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juicebass

Hookset issues!!!

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I was fishing a tub Jig for smallies yesterday and had a bunch throw the bait when they jumped out of the water. Happened a decent amount of times.

 

When I set the hook I don't go directly up.. I pull up and to the left (I bring the rod tip from down to my upper left shoulder).

I usually set my jig hooks for Largies that way and don't usually have a problem (maybe because they jump less aggressively) and honestly I see the elite series guys do a similar angled hook set..

 

anyways my buddy told me to set the hook directly up.. it was towards the end of the day. And I had 3 fish on, straight hook set up, and didn't lose one even when they jumped.

 

my question is: is a hookset best straight up?? Is this more important for tube rather than other baits?

 

im gonnna continue to go straight up and eliminate my slight angled hooks sets with tubes, but maybe it doesn't matter as much for jigs for EWG hooks...

 

just wanna know YOUR BEST techniques for best hook set ratio!

 

cheers

 

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Here's how to fix that:

 

 

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Like Glenn said!!!

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I haven't watched that particular video, but I'm with Oregon Native, do as Glenn says! Lol

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For EWG hooks I use a side sweeping hook set, for round bend hooks, I use the upward swing. Power doesn't set the hook, speed does. I use a 2 handed hook set when I use the round bend hooks, it is kind of like popping a whip.

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Trebles I sweep to the side, single point I pull up and slightly left like you described... I'm not completely sure a small 10 degree difference in hookset angle would affect the solidity of the the actual hookset. Could have been coincidence that your first hooksets just weren't seated well, possibly by no fault of your own, but if you made a change and that made a difference it sounds like you solved your issue. 

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The direction you swing the rod tip has nothing to do with applying enough force to penetrate a sharp hook past the barb. If the hook point starts to penetrate the inside mouth tissue the bass reacts by trying to reject the lure before you drive the hook in past the barb. 

I use the reel set and firm rod sweep method because it works over 99% for me. Glenn claims it knocks open the basses mouth. Greg Hackney has a video using my technique because it works for him. Different strokes for different folks.

Tom

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Use lures with treble hooks :D.

 

In my experience smallies are much better than largemouth at dislodging those hooks. Make sure when you're reeling him in you keep the pressure on. No slack in that line, especially when you sense he's going to jump.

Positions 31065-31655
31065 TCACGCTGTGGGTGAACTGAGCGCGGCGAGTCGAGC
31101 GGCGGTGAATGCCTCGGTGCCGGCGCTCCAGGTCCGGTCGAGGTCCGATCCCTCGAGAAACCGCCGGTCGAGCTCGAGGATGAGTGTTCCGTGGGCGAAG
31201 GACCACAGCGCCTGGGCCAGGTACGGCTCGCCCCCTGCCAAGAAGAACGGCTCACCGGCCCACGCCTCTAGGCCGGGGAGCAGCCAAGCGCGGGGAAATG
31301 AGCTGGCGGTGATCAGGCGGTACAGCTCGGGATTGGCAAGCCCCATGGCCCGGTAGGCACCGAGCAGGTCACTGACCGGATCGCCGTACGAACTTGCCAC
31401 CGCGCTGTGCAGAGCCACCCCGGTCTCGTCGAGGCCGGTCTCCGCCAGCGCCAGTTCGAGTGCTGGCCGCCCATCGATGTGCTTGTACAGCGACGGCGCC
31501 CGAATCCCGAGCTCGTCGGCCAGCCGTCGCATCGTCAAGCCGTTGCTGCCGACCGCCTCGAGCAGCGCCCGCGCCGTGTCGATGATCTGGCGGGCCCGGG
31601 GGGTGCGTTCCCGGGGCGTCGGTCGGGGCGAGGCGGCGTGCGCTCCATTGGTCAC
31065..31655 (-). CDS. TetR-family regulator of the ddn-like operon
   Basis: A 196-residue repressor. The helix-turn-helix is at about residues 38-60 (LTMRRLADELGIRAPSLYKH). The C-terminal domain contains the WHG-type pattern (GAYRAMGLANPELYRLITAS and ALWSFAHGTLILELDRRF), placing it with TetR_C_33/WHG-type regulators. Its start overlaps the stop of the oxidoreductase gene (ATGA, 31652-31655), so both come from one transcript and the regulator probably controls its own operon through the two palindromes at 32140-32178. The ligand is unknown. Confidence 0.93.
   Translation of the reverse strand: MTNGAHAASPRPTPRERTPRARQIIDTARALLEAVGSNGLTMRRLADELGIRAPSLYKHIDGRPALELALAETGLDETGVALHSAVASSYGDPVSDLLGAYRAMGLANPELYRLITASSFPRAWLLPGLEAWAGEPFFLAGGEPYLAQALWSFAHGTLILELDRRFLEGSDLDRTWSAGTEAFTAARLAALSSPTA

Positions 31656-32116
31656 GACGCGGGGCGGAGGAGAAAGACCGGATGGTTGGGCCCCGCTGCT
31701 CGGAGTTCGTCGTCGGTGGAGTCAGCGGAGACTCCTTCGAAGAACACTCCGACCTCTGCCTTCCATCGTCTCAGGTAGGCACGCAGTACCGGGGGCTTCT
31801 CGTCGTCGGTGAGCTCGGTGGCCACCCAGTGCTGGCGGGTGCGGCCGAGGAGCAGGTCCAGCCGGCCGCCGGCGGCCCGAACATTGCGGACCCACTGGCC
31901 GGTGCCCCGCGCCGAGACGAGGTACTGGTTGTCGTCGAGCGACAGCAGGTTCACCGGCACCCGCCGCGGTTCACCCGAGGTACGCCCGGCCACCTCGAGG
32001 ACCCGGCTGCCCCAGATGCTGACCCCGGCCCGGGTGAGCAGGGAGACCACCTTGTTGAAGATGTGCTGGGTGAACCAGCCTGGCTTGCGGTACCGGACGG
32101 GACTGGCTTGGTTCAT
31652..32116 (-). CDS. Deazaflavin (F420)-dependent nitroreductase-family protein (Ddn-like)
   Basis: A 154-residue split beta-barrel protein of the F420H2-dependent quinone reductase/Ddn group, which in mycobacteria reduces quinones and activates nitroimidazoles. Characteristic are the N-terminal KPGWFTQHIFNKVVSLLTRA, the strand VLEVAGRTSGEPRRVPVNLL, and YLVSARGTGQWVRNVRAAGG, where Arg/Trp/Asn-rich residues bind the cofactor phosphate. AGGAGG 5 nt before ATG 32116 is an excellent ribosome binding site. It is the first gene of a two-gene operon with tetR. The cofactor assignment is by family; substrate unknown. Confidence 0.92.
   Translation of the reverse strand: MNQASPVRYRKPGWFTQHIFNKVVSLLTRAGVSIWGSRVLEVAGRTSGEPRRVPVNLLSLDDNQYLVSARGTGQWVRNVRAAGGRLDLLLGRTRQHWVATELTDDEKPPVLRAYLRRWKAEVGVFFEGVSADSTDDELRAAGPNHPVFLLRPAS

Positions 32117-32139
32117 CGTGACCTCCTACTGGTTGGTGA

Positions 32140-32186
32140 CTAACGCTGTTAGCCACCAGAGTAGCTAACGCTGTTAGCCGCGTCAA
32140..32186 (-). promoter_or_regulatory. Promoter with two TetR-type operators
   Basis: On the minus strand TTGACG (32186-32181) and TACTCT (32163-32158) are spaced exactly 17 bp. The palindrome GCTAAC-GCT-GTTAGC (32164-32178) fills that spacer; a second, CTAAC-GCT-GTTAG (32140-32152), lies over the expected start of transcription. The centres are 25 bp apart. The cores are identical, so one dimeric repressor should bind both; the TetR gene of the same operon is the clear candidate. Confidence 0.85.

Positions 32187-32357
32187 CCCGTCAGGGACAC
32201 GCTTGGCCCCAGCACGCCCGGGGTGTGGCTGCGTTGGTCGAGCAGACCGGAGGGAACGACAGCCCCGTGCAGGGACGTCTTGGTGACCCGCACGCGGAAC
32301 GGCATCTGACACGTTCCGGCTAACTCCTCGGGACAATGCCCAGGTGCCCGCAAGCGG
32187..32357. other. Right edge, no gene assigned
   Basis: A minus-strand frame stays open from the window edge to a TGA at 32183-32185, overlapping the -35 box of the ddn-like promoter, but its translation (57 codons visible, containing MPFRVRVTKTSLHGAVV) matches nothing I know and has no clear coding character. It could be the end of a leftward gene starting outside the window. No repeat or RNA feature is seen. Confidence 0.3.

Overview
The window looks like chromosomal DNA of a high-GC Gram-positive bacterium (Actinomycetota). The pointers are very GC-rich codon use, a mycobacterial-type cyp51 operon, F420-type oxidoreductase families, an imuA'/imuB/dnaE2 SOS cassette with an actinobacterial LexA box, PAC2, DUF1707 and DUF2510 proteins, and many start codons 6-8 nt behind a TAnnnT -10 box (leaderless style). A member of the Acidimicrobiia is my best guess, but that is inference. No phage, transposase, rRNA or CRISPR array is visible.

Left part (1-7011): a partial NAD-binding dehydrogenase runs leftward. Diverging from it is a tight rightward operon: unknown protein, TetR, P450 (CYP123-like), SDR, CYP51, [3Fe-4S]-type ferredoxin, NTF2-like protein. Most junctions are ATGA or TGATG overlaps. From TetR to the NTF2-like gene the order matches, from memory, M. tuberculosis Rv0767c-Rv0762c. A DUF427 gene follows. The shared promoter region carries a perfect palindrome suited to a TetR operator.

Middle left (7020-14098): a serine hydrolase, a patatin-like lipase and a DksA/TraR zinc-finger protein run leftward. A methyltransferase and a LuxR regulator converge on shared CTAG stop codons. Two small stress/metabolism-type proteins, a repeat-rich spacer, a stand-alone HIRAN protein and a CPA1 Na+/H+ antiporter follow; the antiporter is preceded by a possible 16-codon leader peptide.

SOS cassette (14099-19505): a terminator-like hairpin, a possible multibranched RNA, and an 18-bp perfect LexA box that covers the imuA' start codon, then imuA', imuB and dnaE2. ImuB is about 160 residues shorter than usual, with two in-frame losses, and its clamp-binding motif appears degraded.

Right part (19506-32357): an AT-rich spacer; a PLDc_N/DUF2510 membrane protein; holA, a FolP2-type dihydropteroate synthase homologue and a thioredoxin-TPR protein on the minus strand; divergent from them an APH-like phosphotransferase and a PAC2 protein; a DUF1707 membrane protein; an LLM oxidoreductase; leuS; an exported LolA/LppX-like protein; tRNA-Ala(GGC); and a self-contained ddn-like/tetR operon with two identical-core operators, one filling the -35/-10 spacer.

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I use a tube jig head, ran straight up the body of the tube, hook exposed. I swipe to the side while reeling down on them, spinning rod. I've never had an issue with fish coming un-pinned. 

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You can't prevent a bass, especially smallmouth bass, from jumping. You can keep any fish under control by keeping  the rod loaded and staying in front of them.

When you snap set your rod is over head and difficult to keep the rod loaded, it creates slack in the line.

Develop a hook set that works for you.

Tom

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22 hours ago, WRB said:

You can't prevent a bass, especially smallmouth bass, from jumping.

That's for sure.

 

 

It's not 'line pressure' that causes a fish to jump, it's the foreign object they feel stuck to their lip,

throat or gullet. Fish instinctively know they can generate much greater head-speed in the atmosphere

than underwater. So when the line starts slicing upward toward the surface, you know what's on her mind :)

 

Roger

 

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The power over the head hook sets are only critical with a large punching style weight imo.  This is also critical because of the size and Guage of the hook.  Never one answer for all situations.  All treble baits can be reel set in my experience along with exposed hook baits like dropshot.

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I use a 9 o'clock to 12 o'clock rod lift hook set when my lure is nearly vertical like drop shot, structure spoons, ice jigs etc., or a hard vertical hook set at times in short cast in cover like flipping or pitching jigs. My reel set rod sweep technique puts tremendous force to a single hook lure like jigs and worms and I've been known to launch tight eyes out of the water. When using treble hook lures the reel & sweep set is less aggressive and the rods are moderate action that tend to take up some of the energy.

Lots of variables to consider and hook set timing changes depending on how aggressive the strike is and type of lures being used.

Tom

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Just reel and swing for the fences. I dont think angles matter much. I fish real heavy cover and most of the time my rod is at an akward angle and it doesnt seem to matter. You problem might be the hook bends out just enough to let go of the fish or the drag is too loose. Lots of variables just gotta keep trying new things till you find the right set up

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